"A husband and wife may be divorced, and go out of the presence, and beyond the reach of each other; but the different parts of our country cannot do this." —Abraham Lincoln, "First Inaugural Address"
"The principle itself is one of disintegration, and upon which no government can possibly endure." —Abraham Lincoln, "Message to Congress in Special Session"
"This is essentially a People's contest. On the side of the Union, it is a struggle for maintaining in the world, that form, and substance of government, whose leading object is, to elevate the condition of men—to lift artificial weights from all shoulders—to clear the paths of laudable pursuit for all—to afford all, an unfettered start, and a fair chance, in the race of life." —Abraham Lincoln, "Message to Congress in Special Session"
"Ballots are the rightful, and peaceful, successors of bullets; and that when ballots have fairly, and constitutionally, decided, there can be no successful appeal, back to bullets; that there can be no successful appeal, except to ballots themselves, at succeeding elections." —Abraham Lincoln, "Message to Congress in Special Session"

"Positive Good" School

"Thus the constitutional compact has been deliberately broken and disregarded by the non-slaveholding States, and the consequence follows that South Carolina is released from her obligation." South Carolina Secession Declaration
"Secession belongs to a different class of remedies. It is to be justified upon the basis that the States are sovereign. There was a time when none denied it." —Jefferson Davis, "Farewell Address to the Senate"
"I hope the time may come again, when a better comprehension of the theory of our Government, and the inalienable rights of the people of the States, will prevent any one from denying that each State is a sovereign, and thus may reclaim the grants which it has made to any agent whomsoever." —Jefferson Davis, "Farewell Address to the Senate"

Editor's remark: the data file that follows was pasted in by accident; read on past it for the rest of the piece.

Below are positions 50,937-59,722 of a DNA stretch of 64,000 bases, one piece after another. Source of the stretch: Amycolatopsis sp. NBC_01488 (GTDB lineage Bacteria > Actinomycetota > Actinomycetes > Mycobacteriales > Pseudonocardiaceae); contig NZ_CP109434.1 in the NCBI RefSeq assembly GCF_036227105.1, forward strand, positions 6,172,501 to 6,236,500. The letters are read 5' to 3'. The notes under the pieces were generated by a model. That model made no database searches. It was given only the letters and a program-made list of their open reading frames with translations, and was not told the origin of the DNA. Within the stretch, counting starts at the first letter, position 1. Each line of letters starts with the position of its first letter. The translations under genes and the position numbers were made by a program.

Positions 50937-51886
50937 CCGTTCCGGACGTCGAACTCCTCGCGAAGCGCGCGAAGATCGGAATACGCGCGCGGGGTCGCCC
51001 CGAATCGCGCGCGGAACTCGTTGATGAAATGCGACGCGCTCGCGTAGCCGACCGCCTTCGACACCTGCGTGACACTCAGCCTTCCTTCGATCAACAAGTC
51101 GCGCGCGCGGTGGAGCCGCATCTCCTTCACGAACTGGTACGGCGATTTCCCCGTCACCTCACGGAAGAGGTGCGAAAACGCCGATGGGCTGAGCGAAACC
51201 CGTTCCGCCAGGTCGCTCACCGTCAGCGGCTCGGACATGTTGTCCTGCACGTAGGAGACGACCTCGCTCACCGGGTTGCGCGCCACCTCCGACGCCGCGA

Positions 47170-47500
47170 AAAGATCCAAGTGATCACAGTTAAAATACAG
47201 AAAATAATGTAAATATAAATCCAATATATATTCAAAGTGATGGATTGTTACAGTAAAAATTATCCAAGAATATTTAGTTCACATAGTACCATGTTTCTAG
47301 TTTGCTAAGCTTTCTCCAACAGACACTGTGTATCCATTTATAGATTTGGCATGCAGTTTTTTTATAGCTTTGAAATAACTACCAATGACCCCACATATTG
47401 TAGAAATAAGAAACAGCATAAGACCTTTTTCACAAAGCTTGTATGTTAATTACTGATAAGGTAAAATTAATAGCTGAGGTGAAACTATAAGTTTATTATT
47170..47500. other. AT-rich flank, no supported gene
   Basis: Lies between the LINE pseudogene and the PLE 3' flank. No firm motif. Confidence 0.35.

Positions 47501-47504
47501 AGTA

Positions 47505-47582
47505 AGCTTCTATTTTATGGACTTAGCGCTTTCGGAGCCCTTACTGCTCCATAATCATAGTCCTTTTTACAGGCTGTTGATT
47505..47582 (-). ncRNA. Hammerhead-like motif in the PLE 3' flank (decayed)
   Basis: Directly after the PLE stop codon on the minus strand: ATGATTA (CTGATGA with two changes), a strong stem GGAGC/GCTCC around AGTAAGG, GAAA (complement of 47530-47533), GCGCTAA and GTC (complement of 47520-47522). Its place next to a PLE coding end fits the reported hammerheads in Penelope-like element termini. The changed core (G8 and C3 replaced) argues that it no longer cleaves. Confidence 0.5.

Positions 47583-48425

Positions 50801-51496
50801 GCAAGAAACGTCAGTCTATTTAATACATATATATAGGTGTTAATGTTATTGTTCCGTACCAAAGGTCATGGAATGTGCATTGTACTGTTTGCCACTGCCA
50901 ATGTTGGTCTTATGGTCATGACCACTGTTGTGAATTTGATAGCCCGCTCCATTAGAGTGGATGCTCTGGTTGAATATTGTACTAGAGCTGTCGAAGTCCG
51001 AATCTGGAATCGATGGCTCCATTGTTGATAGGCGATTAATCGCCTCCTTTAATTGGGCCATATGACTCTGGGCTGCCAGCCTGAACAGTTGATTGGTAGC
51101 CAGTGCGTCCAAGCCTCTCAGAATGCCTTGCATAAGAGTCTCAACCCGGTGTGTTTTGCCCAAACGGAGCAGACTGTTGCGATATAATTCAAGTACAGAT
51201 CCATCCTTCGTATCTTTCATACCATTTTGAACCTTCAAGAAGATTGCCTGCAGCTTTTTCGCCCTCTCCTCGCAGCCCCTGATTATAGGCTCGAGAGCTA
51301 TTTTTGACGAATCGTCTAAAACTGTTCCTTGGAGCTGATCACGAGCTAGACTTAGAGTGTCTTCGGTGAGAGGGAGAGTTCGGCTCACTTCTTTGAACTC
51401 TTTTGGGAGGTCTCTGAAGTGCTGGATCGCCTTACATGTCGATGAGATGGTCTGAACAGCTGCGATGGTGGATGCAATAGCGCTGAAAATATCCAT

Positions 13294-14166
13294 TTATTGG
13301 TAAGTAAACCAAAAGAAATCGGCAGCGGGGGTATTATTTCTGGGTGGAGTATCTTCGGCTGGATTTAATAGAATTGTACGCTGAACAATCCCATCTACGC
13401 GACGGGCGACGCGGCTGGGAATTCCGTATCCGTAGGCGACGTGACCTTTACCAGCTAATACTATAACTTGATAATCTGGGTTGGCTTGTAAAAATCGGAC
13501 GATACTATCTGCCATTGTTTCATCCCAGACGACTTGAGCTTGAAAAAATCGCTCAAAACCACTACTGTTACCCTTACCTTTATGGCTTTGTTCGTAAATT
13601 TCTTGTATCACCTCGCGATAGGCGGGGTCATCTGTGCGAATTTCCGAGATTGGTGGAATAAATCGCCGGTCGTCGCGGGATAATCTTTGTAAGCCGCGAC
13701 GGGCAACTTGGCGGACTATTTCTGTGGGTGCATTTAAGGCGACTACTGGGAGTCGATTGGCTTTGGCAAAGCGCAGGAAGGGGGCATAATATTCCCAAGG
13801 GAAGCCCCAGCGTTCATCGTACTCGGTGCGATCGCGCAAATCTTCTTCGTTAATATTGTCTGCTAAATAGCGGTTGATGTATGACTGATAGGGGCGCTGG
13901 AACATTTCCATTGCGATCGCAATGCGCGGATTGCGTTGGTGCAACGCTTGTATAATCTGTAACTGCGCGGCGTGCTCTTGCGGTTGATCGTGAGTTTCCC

"Then, Senators, we recur to the compact which binds us together; we recur to the principles upon which our Government was founded; and when you deny them, and when you deny to us the right to withdraw from a Government which thus perverted threatens to be destructive of our rights, we but tread in the path of our fathers when we proclaim our independence, and take the hazard." —Jefferson Davis, "Farewell Address to the Senate"
"We are passing through one of the greatest revolutions in the annals of the world. Seven States have within the last three months thrown off an old government and formed a new. This revolution has been signally marked, up to this time, by the fact of its having been accomplished without the loss of a single drop of blood." —Alexander Stephens, "Cornerstone Speech"
"We maintain that in every compact between two or more parties, the obligation is mutual; that the failure of one of the contracting parties to perform a material part of the agreement, entirely releases the obligation of the other." South Carolina Secession Declaration
"By the necessary course of events, if left to themselves, we must become, finally, two people." —John C. Calhoun, "Speech on Reception of Abolition Petitions"
"Abolition and the Union cannot co-exist." —John C. Calhoun, "Speech on Reception of Abolition Petitions"